Tribute to the victims of
terrorist attacks worldwide
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Mariela Baeva
Mariela Baeva
Member of the European Parliament for Bulgaria
2007 - 2009
(first direct EP elections in Bulgaria);

LEED to OECD partner (Nanotech)

News of the Day

Barcelona attack: 13 confirmed dead after van hits Las Ramblas crowds – latest updates

credit: The Guardian

Alarm: “By 2030, there will be 800 million children – half the children in the world – who will not finish school with any qualifications whatsoever. That is indeed a crisis that has got to be dealt with.” – Gordon Brown, former UK PM

Alert: In Turkey, Syrian child “has to work to survive.” Thousands of youths toil in factories, not in school, to provide for families – International New York Times. Positive: On 19.01.17, big headline comes from TurkeyMore than half of Syrian refugee children now in schools in Turkey 


Charter 4 Mobile

Charter 4 mobile

Anyone interested in fundamental rights in the European Union (EU) can now have easy access to the text of the EU Charter of Fundamental Rights in all official languages on their mobile device: http://fra.europa.eu/en/charter4mobile



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Building the Future: Children and Sustainable Development Goals in Rich Countries – Innocenti Report*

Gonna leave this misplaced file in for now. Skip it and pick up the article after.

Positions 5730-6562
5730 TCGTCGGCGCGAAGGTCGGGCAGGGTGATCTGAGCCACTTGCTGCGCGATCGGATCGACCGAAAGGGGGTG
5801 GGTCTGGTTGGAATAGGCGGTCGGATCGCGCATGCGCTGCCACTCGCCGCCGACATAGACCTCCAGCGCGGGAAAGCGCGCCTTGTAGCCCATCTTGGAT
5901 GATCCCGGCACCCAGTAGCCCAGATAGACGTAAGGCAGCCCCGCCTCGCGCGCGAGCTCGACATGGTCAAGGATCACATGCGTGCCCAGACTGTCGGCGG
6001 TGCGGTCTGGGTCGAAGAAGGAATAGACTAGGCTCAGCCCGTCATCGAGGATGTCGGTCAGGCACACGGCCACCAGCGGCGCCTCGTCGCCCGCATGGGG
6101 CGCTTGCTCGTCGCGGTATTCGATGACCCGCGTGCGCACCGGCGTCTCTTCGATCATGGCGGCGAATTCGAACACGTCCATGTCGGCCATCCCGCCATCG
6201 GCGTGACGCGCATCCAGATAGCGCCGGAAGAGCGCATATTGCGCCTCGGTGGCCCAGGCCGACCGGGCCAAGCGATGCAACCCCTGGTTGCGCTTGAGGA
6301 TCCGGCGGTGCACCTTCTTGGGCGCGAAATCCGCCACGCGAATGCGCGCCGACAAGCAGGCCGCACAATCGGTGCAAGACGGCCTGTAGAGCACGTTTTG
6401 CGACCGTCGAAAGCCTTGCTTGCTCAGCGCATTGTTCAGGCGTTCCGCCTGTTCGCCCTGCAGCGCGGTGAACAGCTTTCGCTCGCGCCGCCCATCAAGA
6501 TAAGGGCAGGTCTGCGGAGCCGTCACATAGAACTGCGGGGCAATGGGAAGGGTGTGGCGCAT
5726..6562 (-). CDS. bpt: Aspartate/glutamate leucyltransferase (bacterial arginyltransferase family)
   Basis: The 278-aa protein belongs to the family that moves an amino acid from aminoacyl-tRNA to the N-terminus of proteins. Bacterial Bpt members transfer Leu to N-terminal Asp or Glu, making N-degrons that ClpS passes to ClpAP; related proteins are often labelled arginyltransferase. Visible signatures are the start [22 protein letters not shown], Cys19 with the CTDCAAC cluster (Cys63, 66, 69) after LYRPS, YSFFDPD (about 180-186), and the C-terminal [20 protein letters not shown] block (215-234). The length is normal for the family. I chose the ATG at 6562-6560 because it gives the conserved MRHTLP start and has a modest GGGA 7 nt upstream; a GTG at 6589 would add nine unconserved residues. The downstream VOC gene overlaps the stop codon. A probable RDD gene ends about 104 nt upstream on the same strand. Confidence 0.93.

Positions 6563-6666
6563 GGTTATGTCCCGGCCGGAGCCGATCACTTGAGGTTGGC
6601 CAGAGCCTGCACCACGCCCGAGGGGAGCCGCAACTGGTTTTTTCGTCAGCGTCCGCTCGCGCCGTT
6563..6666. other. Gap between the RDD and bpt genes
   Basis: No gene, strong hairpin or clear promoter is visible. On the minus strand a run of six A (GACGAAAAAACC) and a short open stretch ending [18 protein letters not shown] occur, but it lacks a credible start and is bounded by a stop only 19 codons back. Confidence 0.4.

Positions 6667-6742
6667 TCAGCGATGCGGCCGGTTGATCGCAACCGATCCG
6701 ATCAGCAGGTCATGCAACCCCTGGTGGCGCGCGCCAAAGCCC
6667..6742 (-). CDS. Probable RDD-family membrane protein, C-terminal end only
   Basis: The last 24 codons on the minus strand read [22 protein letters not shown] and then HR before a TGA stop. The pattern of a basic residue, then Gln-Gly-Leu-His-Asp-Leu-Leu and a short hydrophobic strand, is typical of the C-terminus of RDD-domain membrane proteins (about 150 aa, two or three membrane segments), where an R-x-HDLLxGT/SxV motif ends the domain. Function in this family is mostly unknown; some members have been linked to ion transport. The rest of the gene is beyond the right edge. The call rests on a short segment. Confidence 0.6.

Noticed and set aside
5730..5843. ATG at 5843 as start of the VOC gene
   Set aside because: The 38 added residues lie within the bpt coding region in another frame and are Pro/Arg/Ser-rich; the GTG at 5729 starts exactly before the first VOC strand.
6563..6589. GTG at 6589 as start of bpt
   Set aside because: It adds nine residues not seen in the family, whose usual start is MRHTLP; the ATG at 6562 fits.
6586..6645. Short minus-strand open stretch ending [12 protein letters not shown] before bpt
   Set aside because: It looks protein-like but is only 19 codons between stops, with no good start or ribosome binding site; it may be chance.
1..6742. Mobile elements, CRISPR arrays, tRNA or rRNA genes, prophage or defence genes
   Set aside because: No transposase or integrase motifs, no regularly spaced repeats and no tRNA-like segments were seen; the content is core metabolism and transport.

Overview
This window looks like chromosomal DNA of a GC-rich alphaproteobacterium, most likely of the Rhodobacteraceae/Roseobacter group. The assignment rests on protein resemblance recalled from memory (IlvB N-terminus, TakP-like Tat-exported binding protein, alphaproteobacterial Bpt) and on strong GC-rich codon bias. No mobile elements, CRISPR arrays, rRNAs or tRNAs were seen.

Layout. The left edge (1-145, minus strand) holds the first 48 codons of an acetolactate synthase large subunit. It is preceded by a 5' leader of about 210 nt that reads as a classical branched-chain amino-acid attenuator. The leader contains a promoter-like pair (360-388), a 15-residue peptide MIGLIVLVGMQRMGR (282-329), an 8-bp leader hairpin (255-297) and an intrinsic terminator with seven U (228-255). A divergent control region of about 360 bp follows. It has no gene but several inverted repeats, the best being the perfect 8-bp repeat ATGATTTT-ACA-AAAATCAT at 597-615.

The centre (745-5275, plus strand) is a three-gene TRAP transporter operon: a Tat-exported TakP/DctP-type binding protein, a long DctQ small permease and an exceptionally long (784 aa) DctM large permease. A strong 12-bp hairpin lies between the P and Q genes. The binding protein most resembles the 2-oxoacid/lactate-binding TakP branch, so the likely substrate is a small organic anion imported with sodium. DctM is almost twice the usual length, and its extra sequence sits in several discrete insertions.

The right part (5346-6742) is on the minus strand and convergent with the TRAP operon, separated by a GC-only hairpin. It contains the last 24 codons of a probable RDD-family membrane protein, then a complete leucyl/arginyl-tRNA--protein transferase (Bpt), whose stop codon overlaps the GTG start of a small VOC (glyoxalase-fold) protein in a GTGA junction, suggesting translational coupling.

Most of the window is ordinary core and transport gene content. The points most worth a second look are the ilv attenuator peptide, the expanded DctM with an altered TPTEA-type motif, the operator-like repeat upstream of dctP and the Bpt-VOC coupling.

Building the Future: Children and Sustainable Development Goals in Rich Countries is the latest in the Innocenti Report Card series, which analyses inequality in 41 high-income countries. It looks at how far children are falling behind in the dimensions of income, education, health and life satisfaction. Continue reading

For globalisation to work for all, you have to level the playing field first*

Today the debate rages about whether the decline in living standards is due to the effects of globalisation or to poor domestic policies. Both have surely played a role. But the problems often associated with globalisation (inequality, the hollowing out of the middle class, employment of less-skilled workers in advanced countries, etc.) do not originate from “openness” as such. The problem is that not all countries are open to the same degree and the playing field in the cross-border activities of businesses is not level. Continue reading

China remains the major driver of world growth *

As it enters the 13th Five-Year Plan period (2016-20), the Chinese economy continues to grow fast by international standards. While growth is slowing gradually, GDP per capita remains on course to almost double between 2010 and 2020. Read more…
*OECD

Building tax systems to foster better skills*

Investing in skills is crucial for fostering inclusive economic growth and creating strong societies. In an increasingly connected world, skills are particularly important for citizens to get the most out of new forms of capital, such as big data and robotics. More and more, policy makers are recognising that rapid change in technologies and work practices mean that people will have to continually upgrade their skills throughout their lives.

This new reality raises many questions for governments, firms and individuals, including: who is to pay for all these skills investments? In many OECD countries, student debt is rising, and in many others, public debts are persistently high. How can policy makers decide on the right financing mix for students and governments? Continue reading

Timor-Leste: Life beyond oil*